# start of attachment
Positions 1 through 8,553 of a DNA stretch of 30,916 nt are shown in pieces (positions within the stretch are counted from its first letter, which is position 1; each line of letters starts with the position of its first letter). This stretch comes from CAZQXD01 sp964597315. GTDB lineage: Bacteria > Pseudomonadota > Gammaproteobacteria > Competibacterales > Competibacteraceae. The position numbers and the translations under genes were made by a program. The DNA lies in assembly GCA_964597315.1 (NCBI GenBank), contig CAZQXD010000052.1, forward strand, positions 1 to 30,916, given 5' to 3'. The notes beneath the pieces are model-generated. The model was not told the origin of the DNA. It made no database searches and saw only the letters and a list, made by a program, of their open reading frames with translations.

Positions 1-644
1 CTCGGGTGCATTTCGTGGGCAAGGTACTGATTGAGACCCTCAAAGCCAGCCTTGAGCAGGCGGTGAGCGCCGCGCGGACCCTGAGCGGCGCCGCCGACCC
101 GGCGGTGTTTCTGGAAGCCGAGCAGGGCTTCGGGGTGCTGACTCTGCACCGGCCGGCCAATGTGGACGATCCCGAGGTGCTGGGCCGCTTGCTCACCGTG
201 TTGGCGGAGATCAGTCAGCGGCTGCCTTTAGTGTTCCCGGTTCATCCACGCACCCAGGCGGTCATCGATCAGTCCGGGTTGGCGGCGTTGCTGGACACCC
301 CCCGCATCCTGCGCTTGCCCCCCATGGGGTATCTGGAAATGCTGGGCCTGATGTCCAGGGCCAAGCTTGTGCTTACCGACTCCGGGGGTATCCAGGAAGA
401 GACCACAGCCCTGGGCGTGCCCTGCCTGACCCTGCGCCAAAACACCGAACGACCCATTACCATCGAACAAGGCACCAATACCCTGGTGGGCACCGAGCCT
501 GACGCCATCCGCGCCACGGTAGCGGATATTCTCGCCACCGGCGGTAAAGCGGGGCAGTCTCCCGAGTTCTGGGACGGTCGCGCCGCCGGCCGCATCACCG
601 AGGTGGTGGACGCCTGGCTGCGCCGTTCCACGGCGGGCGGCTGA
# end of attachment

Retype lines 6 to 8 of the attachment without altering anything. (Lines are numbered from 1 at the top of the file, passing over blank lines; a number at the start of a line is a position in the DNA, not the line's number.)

301 CCCGCATCCTGCGCTTGCCCCCCATGGGGTATCTGGAAATGCTGGGCCTGATGTCCAGGGCCAAGCTTGTGCTTACCGACTCCGGGGGTATCCAGGAAGA
401 GACCACAGCCCTGGGCGTGCCCTGCCTGACCCTGCGCCAAAACACCGAACGACCCATTACCATCGAACAAGGCACCAATACCCTGGTGGGCACCGAGCCT
501 GACGCCATCCGCGCCACGGTAGCGGATATTCTCGCCACCGGCGGTAAAGCGGGGCAGTCTCCCGAGTTCTGGGACGGTCGCGCCGCCGGCCGCATCACCG